Courtesy of Beth Gilgun.

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Woman's Cloak

The full skirts and sleeves of women's gowns of the early 18th century made it impractical to wear fitted overcoats. Cloaks, like this reproduction example, could be put on easily over gowns and helped provide warmth and protection from inclement weather. Arm slits freed the hands for work so that the front could remain closed against the cold. This red broadcloth cloak was made using a full width of wool fabric with semi-triangular shaped pieces added to create its semi-circular shape. The hood, generous in size to accommodate high hairstyles and a cap, is shaped with pleats that radiate from the center back like a fan. Hooded cloaks, also referred to as riding hoods, were not always scarlet. A fashionable color for woolen cloaks in the late 18th century, scarlet-colored cloaks may not have been as prevalent in the early 18th century.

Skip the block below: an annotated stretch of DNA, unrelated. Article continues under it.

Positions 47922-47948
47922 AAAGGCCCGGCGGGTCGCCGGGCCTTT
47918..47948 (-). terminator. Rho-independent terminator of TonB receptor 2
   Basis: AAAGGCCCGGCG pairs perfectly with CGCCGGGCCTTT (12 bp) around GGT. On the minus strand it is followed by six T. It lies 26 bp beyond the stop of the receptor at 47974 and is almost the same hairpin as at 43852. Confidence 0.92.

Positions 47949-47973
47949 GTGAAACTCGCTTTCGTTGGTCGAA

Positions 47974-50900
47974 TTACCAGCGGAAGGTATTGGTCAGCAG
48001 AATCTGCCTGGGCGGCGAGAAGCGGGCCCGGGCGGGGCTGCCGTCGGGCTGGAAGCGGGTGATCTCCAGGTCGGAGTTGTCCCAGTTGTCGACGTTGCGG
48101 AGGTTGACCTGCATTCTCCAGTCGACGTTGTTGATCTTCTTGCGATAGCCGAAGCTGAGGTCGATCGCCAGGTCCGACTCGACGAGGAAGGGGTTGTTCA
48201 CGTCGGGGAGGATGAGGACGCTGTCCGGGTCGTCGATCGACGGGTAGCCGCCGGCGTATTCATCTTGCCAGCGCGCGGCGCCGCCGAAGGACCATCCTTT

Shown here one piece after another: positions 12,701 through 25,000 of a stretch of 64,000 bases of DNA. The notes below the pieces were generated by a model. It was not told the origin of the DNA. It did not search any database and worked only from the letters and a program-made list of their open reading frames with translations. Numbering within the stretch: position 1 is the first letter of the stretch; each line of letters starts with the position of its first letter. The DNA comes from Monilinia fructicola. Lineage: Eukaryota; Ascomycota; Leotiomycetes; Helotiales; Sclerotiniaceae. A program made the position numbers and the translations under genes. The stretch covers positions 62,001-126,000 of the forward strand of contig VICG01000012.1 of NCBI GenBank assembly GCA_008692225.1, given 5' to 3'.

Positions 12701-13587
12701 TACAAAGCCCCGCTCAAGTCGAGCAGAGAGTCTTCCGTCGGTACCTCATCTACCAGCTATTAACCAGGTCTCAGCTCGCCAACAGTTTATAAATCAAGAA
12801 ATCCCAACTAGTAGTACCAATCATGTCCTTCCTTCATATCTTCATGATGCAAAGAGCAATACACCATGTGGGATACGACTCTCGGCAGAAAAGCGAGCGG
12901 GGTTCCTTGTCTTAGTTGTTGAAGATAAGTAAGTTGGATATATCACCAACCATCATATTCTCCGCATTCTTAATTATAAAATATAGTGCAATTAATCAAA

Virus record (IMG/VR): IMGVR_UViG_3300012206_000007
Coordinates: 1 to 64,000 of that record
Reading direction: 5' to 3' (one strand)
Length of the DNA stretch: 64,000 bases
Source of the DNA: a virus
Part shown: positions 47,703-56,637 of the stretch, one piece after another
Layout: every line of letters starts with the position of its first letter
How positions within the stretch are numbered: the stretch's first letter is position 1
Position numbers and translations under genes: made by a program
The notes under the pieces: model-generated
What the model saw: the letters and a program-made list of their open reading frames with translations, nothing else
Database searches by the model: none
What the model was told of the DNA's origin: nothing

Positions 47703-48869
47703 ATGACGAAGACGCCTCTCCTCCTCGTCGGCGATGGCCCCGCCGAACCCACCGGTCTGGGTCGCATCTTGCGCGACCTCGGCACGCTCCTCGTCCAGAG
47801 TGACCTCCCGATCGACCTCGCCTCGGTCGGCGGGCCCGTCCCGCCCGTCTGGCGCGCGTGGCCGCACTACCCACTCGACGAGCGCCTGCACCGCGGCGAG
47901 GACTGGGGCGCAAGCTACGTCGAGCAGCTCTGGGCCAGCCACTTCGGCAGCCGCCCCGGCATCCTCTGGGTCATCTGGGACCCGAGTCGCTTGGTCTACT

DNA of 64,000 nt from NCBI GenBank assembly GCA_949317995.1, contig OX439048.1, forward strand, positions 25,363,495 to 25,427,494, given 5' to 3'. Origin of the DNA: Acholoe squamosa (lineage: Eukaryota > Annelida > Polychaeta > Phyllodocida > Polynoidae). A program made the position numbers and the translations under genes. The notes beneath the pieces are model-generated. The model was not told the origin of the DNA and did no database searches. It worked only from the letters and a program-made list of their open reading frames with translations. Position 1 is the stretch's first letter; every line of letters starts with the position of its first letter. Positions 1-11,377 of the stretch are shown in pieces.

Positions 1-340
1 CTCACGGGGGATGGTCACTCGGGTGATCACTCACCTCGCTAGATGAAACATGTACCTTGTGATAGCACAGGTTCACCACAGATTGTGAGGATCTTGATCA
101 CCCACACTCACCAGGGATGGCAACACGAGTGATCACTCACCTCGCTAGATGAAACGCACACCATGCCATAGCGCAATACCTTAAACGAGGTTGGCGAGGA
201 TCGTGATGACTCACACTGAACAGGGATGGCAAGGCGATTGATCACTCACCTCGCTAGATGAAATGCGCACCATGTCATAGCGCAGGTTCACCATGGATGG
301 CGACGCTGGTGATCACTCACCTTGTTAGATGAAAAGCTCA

Date: Modern Reproduction 
Topic: Personal 
Materials: Wool broadcloth
Dimensions: L: 57 in.(144 cm.) (inlcudes hood) 
Accession #: n.a.

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